New England Cider Company Opens Tasting Room

The new tasting room at New England Cider Company offers a brewery-style experience

In recent years, beverage enthusiasts have spent weekends traversing the Connecticut Wine Trail, debating the merits of single and double IPAs at an increasing number of state breweries and tasting whiskey, gin and vodka right on the premises of local distilleries.

Now a new format of locally produced hard cider enters the mix, with the early July opening of New England Cider Company's new tasting room in Wallingford. The venue presents a brewery-style experience, with six draft ciders available in flights, glasses and growlers.

Miguel Galarraga and Seth Hart's cider business started out as a hobby, stemming from their interest in home-brewing. Hart's brother and friends had tried making cider, gathering dropped apples from orchards and pressing them into juice. So Hart and Galarraga attempted the same, building a press in Hart's backyard and experimenting with batches over three years' time.

"We really enjoyed it. It was something different, something lighter than beer," Galarraga says. "It just kind of picked up after that. We saw the trends moving toward cider; the craft beer industry was really pushing forward, so we just thought it was a good idea."

In late 2013, the business partners launched the cider company, producing a variety of fermented ciders. Their mission is to stay true to the "New England" name, using fresh and local apples from Wallingford's own Blue Hills Orchard and High Hill Orchard in Meriden and sourcing other key ingredients from Connecticut, Massachusetts and Vermont. Their ciders have no added sweeteners or artificial flavors.

"We feel that we want to be able to represent the flavor of this area," Galarraga says. "We want to stay as local as possible. It's like grapes; the flavors are going to be different from one region to another."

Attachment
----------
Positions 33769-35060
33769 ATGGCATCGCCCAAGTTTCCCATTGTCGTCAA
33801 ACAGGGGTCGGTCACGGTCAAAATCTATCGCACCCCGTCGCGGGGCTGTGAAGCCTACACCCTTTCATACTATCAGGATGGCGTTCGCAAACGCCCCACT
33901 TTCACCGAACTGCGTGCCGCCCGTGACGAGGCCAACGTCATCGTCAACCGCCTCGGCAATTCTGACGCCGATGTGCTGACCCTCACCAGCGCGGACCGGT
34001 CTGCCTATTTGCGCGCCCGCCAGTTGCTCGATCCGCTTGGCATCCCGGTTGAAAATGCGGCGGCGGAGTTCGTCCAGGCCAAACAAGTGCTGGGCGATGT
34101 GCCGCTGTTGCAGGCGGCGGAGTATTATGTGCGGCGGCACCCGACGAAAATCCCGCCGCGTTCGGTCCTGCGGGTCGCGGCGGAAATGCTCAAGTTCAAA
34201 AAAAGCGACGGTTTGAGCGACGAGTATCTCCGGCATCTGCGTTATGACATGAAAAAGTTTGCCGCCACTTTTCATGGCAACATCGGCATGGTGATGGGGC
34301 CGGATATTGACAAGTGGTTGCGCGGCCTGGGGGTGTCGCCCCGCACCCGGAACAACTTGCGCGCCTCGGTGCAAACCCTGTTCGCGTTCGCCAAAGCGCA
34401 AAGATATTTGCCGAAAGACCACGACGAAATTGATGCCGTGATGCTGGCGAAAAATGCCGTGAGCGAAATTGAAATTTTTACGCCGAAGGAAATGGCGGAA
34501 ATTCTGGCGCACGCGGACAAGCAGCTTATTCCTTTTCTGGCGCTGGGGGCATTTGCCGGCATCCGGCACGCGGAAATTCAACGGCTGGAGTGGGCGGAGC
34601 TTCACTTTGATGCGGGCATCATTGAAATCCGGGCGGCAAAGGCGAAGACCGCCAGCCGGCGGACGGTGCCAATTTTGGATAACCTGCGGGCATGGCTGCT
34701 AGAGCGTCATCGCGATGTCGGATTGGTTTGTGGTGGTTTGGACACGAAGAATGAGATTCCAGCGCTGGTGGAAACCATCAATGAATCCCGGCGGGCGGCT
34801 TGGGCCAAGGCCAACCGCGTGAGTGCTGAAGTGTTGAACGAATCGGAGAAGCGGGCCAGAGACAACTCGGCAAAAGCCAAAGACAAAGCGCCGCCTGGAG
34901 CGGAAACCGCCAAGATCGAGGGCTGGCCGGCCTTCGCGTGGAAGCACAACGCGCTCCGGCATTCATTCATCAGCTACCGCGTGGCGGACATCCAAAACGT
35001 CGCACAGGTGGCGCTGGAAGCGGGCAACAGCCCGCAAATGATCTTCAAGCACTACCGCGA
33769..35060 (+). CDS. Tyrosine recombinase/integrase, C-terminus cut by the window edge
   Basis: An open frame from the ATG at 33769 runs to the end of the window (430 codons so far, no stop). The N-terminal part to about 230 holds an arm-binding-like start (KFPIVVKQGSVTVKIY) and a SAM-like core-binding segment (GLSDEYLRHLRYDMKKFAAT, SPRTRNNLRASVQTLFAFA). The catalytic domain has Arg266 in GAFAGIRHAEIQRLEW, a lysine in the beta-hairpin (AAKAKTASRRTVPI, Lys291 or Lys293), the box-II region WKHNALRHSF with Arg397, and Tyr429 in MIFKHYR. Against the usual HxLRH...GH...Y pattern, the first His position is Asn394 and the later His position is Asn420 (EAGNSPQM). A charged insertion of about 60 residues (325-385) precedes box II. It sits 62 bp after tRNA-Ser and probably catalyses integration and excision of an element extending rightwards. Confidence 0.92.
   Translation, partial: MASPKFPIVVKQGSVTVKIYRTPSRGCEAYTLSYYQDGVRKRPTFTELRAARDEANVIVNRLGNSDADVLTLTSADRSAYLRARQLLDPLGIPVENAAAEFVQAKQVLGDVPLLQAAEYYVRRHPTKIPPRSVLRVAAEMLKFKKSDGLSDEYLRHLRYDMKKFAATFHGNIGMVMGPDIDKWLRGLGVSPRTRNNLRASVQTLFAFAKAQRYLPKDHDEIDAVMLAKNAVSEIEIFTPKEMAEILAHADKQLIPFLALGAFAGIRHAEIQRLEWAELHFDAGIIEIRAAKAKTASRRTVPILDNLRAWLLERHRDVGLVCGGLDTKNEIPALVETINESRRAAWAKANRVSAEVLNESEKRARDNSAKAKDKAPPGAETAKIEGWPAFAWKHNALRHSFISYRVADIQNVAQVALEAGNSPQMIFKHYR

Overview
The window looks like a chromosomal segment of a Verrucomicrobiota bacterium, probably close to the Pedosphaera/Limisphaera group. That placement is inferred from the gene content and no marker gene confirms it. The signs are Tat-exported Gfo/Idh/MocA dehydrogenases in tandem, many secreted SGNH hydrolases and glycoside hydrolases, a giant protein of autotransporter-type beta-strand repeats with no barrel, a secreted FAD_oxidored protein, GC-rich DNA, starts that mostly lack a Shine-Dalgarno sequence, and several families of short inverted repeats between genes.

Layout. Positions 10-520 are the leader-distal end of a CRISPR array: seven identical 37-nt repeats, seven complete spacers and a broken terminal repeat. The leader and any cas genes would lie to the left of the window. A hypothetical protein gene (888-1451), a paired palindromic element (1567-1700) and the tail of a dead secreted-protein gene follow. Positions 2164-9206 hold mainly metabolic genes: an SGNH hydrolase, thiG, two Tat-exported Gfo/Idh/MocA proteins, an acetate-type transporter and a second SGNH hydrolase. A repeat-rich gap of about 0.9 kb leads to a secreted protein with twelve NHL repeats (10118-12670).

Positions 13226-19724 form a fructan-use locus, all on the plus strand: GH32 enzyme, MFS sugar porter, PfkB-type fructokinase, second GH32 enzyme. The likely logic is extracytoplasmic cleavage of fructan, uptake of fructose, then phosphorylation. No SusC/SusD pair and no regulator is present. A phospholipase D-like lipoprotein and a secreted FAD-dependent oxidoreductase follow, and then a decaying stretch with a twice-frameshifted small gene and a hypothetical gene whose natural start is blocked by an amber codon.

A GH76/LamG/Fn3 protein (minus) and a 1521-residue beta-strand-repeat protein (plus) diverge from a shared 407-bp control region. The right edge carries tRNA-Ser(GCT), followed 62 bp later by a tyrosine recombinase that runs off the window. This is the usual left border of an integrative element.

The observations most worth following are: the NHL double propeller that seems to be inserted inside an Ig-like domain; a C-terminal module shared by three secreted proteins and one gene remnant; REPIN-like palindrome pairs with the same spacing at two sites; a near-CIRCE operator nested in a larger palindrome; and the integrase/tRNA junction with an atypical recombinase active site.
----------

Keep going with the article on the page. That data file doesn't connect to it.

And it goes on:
The business partners describe the product as "modern American style cider," differing from traditional English ciders that use bittersweet apple varieties. Instead, their cider uses several types of "dessert apples" — the kinds intended for eating raw — like Fiji, Pink Lady, Macoun, Empire, Honeycrisp, Red and Golden Delicious and Ginger Golds.

"There are a lot of varieties here in the state," Galarraga says. "We're very fortunate; a lot of smaller orchards are starting to catch on to the heirloom apple."

Hard cider isn't new to Connecticut; for years, many state orchards have made alcoholic drinks from their fruit. But Galarraga and Hart say they're the first local producer to offer their cider on draft. That learning curve was steep, they say, as they didn't find a lot of information to consult.

"You can buy plenty of books on opening up a brewery," Hart says, but there weren't many resources for startup cider companies. "[And] … most of the places that do hard cider are all orchards that have pressed things for years. It was easy for them to transition."

"You kind of go in a little bit blind," Galarraga says. "We didn't do a big jump in. We started small, mom-and-pop style, and started growing organically. We just took our time, real slow, trying to figure out the best route, what equipment to use."

Though the cider is served like beer, their process is more similar to winemaking than brewing, Galarraga says, as they're crushing and pressing apples into juice and storing it in fermenters. Some of the cider is fermented with added yeast; others are "wild-fermented" with naturally occurring yeast found on the fruit.